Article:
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Two years on from the Plan for Rail – time is running out to deliver it

Two years on from the Plan for Rail – time is running out to deliver it

Rail Partners - Two years on from the Plan for Rail – time is running out to deliver it
25 May 2023
Andy Bagnall, chief executive

First published in Rail Professional

Saturday 20 May marked two years since the government’s Plan for Rail was published, setting out a blueprint for transforming the way the railway is run in the interests of passengers. Last week there was also speculation the Plan was about to be shelved. But rail is at a critical juncture and we must move quickly or risk missing the opportunity for successful reform.

It is no secret the railway is on life support and we have to correctly diagnose the problem before we can provide the right course of treatment – and there are many factors as to why we have arrived at this destination.

Even before the pandemic, the blurring of lines between respective roles and responsibilities of the Department for Transport, Network Rail as the public sector infrastructure manager, both private and public sector train operators and, more recently, the Great British Railways Transition Team, has left the railway with too many cooks preventing effective service delivery.

When Covid-19 hit, it not only disrupted travel patterns and commuter behaviour, but wreaked havoc with the railway’s finances on an unprecedented scale, compounded by the wider economic turbulence of inflation and slow growth.

Throw in the long drawn-out rail dispute currently undermining reliability across the network. Rail operators want to offer their people pay increases and job security but any deal must be affordable through reforms to boost productivity, especially at a time when the government is taking all cost and revenue risk in the railway and setting all fares, meaning the taxpayer will fund any cost increases.

Two weeks ago we saw the operator Transpennine Express taken into public hands. The operator recognised it had not delivered the level of service customers had a right to expect but it took the entire blame for the complex cocktail of underlying causes driving the railway’s current challenges.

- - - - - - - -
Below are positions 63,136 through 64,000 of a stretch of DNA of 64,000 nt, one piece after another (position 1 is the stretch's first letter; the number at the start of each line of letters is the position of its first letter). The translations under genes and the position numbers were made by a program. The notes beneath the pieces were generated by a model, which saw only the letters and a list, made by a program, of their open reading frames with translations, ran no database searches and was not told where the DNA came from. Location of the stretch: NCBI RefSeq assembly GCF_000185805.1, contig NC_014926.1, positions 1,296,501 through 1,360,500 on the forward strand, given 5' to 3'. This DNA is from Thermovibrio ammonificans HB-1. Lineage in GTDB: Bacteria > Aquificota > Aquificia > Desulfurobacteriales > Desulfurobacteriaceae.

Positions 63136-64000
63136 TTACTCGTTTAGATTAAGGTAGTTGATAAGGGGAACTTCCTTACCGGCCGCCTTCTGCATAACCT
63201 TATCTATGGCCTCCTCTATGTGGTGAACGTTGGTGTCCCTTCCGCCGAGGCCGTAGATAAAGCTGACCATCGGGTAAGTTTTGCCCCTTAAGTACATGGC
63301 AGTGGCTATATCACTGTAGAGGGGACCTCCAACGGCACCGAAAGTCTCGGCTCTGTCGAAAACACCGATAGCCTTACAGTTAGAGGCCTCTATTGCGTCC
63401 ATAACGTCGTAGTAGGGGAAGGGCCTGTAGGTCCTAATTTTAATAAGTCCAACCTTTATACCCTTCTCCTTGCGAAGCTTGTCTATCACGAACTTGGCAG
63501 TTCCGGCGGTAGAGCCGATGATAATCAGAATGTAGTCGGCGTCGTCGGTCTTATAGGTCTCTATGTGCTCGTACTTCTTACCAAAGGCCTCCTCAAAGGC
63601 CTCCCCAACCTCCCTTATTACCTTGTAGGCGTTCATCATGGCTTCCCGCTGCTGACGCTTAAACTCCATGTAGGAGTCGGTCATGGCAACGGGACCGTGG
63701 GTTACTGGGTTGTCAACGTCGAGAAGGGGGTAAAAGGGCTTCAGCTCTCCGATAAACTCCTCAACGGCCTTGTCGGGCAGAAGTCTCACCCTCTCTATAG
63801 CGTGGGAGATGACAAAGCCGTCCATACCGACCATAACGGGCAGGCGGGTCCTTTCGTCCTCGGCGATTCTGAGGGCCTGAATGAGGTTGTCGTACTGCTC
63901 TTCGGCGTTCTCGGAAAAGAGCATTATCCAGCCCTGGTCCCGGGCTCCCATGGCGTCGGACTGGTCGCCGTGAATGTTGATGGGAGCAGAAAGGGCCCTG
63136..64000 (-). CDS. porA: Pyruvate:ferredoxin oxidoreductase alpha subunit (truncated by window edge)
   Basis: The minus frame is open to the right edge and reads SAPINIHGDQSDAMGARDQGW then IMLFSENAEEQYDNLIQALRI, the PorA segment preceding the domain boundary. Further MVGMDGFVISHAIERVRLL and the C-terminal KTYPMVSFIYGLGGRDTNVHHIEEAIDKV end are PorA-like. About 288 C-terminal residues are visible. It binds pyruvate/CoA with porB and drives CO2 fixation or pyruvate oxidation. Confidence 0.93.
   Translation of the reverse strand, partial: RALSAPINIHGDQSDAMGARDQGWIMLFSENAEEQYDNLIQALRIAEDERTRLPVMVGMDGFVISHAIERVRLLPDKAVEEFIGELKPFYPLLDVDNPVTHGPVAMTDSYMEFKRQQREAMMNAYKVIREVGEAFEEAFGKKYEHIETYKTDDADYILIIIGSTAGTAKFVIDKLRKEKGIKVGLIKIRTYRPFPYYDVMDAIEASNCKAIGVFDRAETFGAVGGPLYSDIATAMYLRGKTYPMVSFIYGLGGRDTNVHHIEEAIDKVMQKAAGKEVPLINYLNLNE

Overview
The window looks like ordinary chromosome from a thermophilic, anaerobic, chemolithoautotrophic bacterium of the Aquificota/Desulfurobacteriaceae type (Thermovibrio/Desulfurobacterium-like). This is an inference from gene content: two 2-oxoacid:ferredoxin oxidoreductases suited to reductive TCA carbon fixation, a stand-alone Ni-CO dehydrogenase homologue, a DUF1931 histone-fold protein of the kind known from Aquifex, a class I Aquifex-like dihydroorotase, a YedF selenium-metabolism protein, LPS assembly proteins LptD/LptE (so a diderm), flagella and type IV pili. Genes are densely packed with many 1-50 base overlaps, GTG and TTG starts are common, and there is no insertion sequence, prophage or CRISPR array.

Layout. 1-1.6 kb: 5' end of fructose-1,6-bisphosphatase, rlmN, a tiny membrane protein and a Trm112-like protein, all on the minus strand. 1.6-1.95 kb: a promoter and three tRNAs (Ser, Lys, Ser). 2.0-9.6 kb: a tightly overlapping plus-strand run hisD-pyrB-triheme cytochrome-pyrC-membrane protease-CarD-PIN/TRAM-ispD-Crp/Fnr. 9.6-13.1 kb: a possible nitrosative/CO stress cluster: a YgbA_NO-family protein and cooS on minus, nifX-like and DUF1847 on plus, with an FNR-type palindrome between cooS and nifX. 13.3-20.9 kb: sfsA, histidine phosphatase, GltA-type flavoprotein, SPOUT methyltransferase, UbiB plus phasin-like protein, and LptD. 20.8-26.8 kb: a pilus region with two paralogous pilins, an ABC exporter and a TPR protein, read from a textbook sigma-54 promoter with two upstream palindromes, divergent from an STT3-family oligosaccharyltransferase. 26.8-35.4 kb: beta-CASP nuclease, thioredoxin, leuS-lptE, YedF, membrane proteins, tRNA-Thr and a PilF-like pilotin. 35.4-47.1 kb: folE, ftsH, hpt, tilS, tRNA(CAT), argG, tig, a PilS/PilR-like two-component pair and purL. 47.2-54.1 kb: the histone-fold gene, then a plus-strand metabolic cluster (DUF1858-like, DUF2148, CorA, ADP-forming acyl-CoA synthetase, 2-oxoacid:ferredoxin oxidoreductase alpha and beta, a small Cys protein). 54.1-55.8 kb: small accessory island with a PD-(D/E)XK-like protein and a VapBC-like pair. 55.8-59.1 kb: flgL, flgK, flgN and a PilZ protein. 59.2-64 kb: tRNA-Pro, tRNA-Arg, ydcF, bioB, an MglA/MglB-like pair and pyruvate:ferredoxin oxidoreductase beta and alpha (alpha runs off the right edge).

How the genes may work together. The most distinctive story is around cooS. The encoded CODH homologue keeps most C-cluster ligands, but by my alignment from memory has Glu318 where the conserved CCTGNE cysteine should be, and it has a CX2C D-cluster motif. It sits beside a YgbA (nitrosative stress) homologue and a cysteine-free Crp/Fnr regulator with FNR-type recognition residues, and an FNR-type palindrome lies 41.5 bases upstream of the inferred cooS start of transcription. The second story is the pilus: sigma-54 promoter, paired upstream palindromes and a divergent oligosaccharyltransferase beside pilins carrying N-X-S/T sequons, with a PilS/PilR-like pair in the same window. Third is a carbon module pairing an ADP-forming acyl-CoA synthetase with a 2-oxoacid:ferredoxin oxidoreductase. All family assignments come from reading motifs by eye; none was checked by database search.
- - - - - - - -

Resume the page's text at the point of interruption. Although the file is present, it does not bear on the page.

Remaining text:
The Plan for Rail is the only blueprint available for rapidly delivering a better railway quickly. The alternative is sleepwalking into a spiral of decline with all the negative economic and environmental consequences that would entail.

The government needs to legislate to create Great British Railways – the public sector ‘guiding mind’ for the railways – aligning track and train in the customer’s interests. Legislation would provide a clear signal of intent from the government and re-establish defined relationships between government, the infrastructure manager and operators who directly provide the service to people using trains. It would also give certainty to freight operators who need a stable environment to attract goods from our congested roads.

As it stands, passenger operators are stuck on ‘National Rail Contracts’, which pay a flat fee to run specified services and do not give operators the commercial flexibilities to attract customers. These contracts were a necessary response to the pandemic but are insufficient to drive recovery. Rapid introduction of contractual flexibility is essential and this can be done with or without legislation.

In the longer term, evolving the contractual model to create a variety of ‘Passenger Service Contracts’, reflecting the different requirements of the railway in different areas, is the key to harnessing operators to build a thriving network that can offer passengers a good service and value for money.

Fixing the railway is a collaborative effort. A reformed public-private partnership harnessing the expertise of the private sector under a new public body will drive growth and restore a railway that is fit for purpose for the passenger.

The time has come to implement the Plan for Rail and it cannot wait any longer.

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